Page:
Fionn Regan’s fourth album is just him and his guitar. It was recorded at his home studio and it sounds lonely. A stark, sparse, brief lament through troubles. Of the heart, the soul, and the sea.
Yes, as an unusual diversion (on ‘Mizen To Malin’), Regan talks to the deep. Well, we say talks, but it’s mostly an aquatic soliloquy. “There’s a reason the country is broke,” the Irish sea says with all of the wisdom a large body of water can muster, and you imagine thousands of financial industry ears pricking up hopefully, but then no. The sea is just being obtuse: ‘All your mirrors are filling with smoke,” it concludes, offering the least plausible explanation for the economic crisis yet heard.
Unhelpful for those attempting to bail out a country, but helpful for those trying to construct an album. The oblique lyrical twists are a definite plus, giving ‘The Bunkhouse Vol. 1: Anchor Black Tattoo’ a depth that would otherwise be lacking. Not least because this is, musically, a simple affair. Regan gently strums, delicately plucks, occasionally lets a doomy low string ring, and it’s pleasant enough, but far from revolutionary.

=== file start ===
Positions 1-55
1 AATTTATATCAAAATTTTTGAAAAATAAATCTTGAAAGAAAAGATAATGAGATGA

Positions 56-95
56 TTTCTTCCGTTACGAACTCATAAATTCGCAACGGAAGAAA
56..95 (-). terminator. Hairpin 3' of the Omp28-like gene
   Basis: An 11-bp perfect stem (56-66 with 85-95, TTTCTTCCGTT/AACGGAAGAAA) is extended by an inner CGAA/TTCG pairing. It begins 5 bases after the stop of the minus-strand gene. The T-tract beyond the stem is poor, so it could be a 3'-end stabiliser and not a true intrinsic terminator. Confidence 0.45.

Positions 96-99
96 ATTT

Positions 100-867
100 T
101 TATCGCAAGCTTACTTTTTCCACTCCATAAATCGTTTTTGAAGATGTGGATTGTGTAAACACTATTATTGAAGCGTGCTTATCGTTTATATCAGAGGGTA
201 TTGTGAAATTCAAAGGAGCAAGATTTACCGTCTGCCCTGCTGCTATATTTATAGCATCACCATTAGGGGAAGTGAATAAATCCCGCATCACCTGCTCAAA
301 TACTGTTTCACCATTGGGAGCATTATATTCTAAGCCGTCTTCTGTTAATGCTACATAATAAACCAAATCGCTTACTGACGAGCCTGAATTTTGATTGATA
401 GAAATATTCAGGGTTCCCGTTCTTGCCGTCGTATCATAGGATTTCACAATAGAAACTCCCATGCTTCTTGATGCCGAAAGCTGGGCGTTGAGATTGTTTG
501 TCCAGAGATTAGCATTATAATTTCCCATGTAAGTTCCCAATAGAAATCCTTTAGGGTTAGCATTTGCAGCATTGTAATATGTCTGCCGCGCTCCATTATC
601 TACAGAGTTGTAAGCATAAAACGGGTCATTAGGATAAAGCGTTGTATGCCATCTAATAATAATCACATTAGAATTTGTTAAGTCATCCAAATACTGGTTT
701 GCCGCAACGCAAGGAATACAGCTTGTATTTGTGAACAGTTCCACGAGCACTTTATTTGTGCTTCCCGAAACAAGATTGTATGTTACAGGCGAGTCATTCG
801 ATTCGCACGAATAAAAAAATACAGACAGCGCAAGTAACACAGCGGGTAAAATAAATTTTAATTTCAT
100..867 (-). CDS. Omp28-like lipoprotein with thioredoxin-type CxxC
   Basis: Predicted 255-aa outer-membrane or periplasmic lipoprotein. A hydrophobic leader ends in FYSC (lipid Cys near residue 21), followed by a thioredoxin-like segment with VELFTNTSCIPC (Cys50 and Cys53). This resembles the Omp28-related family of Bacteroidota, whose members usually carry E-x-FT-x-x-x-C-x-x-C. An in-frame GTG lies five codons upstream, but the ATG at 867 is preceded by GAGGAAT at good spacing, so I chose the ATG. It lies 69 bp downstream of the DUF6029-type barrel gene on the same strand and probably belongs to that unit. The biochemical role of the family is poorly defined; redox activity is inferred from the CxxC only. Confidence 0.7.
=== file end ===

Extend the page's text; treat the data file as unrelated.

But combined with Regan’s intriguing imagery it works well. ‘67 Blackout’ veers from violence, to sadly reminiscing about “going out on the tear” and ‘dancing the carpet bare,” to self-referential mentions of microphones strapped to chairs, while never pinning itself to being about any of them. ‘Anchor Black Tattoo’ is a jolly, shanty-esque ode to getting yourself inked, and ‘The Bunkhouse’ seethes with a bitter kind of resentment that you’re never quite sure where is being aimed. Although, when Regan darkly mutters about “businessmen wrapped in a kaftan,” you do wonder if he got a rum deal at a souk somewhere.
It’s rich, vivid, and occasionally odd enough to give you a start. Something that’s aided by the brevity of the whole thing. The entire album runs to about 25 minutes, and several of the tracks end with a brusqueness that borders on rude. You’re left wondering where they went.
You’re left wanting more. And given the only thing the majority of the recent examples of singer-songwriter-blokes-with-guitars have left you with is a burning desire to construct an effigy and dust off your pitchfork, Regan should be given enormous credit for that.